The Happy American Body 2.0: Predictors of affective body satisfaction in two U.S. national internet panel surveys

David A. Frederick, Justin R. Garcia, Amanda N. Gesselman, Kristen P. Mark, Elaine Hatfield, George Bohrnstedt

Research output: Contribution to journalArticlepeer-review

51 Scopus citations

Abstract

The first national study of body image was reported four decades ago in the article The Happy American Body (Berscheid et al., 1973). To provide a modern follow-up to this study, we used two Internet panel surveys of U.S. adults to examine feelings about appearance (Survey 1: Married N = 1095; Single N = 5481) and weight, appearance, body, and muscle size/tone (Survey 2: N = 1601). Mean ages across samples for men and women ranged from 42-53. On the positive side, many men and women were somewhat-to-very satisfied with their appearance (67 %; 57 %), overall body (61 %; 46 %), weight (54 %; 42 %), and muscle tone/size (56 %; 41 %). Mean gender differences were small (Cohen's ds = 0.18–0.32), as were sexual orientation differences within each gender (ds = |0.00-0.25|). Looking at negative body image, fewer men than women were somewhat-to-very unhappy with their appearance among married (19 %; 29 %) and single participants (29 %; 35 %), and fewer men were somewhat-to-extremely dissatisfied with their appearance (18 %; 24 %), body (27 %; 39 %), weight (36 %; 49 %), muscle tone/size (27 %; 41 %). Nearly one-fifth of men (18 %) and one-fourth of women (27 %) were very-to-extremely dissatisfied with at least one of these traits, highlighting the importance of body image interventions.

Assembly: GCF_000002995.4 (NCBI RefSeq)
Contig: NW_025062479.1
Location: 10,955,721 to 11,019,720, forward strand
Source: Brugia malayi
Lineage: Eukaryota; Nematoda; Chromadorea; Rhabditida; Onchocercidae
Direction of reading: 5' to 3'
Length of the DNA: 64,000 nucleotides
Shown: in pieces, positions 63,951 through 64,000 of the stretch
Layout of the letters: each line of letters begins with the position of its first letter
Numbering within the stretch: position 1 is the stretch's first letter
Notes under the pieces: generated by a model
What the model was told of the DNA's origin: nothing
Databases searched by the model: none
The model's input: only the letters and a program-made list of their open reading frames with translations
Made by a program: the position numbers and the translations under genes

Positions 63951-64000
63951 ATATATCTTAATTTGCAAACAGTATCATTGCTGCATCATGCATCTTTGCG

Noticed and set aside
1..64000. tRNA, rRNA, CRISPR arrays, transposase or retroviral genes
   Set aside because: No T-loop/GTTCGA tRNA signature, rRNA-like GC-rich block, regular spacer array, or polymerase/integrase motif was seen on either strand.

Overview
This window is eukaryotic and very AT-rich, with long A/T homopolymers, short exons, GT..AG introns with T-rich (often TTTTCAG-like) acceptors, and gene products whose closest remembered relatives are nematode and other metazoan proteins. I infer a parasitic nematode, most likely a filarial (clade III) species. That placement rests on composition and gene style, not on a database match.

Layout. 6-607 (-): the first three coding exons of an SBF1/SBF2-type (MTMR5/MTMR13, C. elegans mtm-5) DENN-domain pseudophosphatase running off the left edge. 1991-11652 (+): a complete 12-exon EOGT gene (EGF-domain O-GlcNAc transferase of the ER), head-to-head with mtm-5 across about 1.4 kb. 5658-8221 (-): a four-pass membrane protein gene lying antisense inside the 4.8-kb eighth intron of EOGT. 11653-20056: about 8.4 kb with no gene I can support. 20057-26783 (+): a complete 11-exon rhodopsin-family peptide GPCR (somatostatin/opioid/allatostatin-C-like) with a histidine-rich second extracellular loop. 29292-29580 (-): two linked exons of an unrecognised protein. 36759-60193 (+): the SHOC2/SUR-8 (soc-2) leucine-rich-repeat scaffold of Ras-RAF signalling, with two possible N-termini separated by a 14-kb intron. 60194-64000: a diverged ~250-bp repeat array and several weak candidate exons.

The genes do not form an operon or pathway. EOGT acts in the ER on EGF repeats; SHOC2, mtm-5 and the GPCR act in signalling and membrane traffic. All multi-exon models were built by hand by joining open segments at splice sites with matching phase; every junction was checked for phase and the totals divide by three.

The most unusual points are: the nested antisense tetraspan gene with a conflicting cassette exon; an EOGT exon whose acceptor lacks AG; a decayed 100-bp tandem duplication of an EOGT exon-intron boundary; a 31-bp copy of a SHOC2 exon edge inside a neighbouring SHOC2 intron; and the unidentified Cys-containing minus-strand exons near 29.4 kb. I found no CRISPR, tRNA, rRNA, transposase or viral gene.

Original languageEnglish
Pages (from-to)70-84
Number of pages15
JournalBody Image
Volume32
DOIs
StatePublished - Mar 2020

Bibliographical note

Publisher Copyright:
© 2019 Elsevier Ltd

Keywords

  • Body dissatisfaction
  • Body image
  • Ethnicity
  • Gender
  • Prevalence
  • Sexual orientation

ASJC Scopus subject areas

  • Social Psychology
  • Applied Psychology
  • General Psychology

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